I should mention you can still setup indexes and query json binary objects in postgresql. Also since jsonb is binary it's fairly compact. Not as compact as you'd probably like, but it's manageable.

  • \$\begingroup\$ I only have experience with relational databases and I think I will stick to it at least for this project. I will however read some more about non relational databases. \$\endgroup\$
    – Madmenyo
    Sep 18, 2015 at 19:55
  • \$\begingroup\$ Well PostgreSQL is a relational database. It just has more features for handling varied data sets like the ones you're using. For all other purposes you can treat it like a relational database. (That said even for things like login it has pgcrypto as an extension to simplify things).Also you can query jsonb data just there was a relationship combining items to the character. postgresql.org/docs/9.4/static/functions-json.html Specifically in my example:'select * from jsonb_to_recordset(select inventory from characters where id=$1) as x(name text, damage int, levelrequirement int)' \$\endgroup\$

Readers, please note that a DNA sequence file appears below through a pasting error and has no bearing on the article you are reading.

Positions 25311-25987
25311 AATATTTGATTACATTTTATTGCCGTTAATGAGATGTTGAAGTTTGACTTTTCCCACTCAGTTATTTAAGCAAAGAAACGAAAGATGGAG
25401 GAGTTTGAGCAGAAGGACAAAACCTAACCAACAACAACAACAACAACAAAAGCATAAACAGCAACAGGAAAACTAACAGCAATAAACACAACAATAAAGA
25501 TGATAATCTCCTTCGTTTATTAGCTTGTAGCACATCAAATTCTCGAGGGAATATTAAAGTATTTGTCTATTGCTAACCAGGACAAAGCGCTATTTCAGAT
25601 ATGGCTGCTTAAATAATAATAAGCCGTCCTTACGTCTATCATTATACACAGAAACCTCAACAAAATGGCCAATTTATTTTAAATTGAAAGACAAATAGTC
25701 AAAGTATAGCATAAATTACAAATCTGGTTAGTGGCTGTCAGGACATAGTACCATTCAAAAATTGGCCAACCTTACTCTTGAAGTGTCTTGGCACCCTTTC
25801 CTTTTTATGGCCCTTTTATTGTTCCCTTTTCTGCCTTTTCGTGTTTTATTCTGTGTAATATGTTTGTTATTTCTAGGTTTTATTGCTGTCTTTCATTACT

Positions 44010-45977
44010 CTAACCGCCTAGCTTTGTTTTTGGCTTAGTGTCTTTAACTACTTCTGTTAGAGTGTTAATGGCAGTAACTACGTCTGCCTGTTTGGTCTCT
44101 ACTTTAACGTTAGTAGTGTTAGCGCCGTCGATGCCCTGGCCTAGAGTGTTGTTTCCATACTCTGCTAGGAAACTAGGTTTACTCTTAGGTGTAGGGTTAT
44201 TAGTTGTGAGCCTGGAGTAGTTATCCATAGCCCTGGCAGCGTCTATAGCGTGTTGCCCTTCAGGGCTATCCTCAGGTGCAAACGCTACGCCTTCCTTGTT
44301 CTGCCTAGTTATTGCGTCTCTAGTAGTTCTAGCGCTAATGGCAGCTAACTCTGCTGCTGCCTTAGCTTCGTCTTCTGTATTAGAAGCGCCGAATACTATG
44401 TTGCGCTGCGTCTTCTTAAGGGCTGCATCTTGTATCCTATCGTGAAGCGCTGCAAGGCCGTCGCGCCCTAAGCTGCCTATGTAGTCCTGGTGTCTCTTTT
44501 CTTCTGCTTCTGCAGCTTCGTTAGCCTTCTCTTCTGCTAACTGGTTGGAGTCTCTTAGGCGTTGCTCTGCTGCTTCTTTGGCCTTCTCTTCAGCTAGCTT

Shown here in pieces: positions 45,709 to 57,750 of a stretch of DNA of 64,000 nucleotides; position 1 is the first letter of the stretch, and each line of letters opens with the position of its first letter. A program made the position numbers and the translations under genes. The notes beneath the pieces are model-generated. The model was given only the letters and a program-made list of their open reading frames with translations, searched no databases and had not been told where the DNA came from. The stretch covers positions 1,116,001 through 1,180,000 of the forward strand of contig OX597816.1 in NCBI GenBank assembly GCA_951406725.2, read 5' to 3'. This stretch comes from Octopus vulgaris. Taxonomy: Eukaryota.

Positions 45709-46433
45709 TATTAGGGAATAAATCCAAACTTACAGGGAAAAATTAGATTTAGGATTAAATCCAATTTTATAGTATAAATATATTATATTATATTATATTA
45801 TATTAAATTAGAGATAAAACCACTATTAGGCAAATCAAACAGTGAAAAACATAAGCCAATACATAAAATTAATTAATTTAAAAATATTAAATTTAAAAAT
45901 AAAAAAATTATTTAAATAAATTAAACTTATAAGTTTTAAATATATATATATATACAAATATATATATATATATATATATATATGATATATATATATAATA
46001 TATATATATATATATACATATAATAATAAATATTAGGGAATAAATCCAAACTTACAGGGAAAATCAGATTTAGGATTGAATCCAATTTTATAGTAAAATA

– Sirisian
    Sep 18, 2015 at 20:14
  • \$\begingroup\$ Thanks, I will certainly look into that. Kinda wished my previous post was not closed here where I asked for a suitable database and named my exact needs. I have been busy on this for a week. But I guess migrating from MySQL to postgreSQL should not be a lot of work. I just hope I can get jdbc to work with it if thats possible, \$\endgroup\$
    – Madmenyo
    Sep 18, 2015 at 20:19
  • \$\begingroup\$ Have you read my edit at the bottom? I just cut down the serialization in between 10 and 20 bytes depending on the string I pass. I could even go below 10 if I use a integer as an id for the modifier type. I think that is pretty good to store as a binary in any database. \$\endgroup\$
    – Madmenyo
    Sep 18, 2015 at 20:58
  • \$\begingroup\$ 'I just cut down the serialization in between 10 and 20 bytes', - c2.com/cgi/wiki?PrematureOptimization \$\endgroup\$ Jan 19, 2016 at 4:35

You must log in to answer this question.

Not the answer you're looking for? Browse other questions tagged .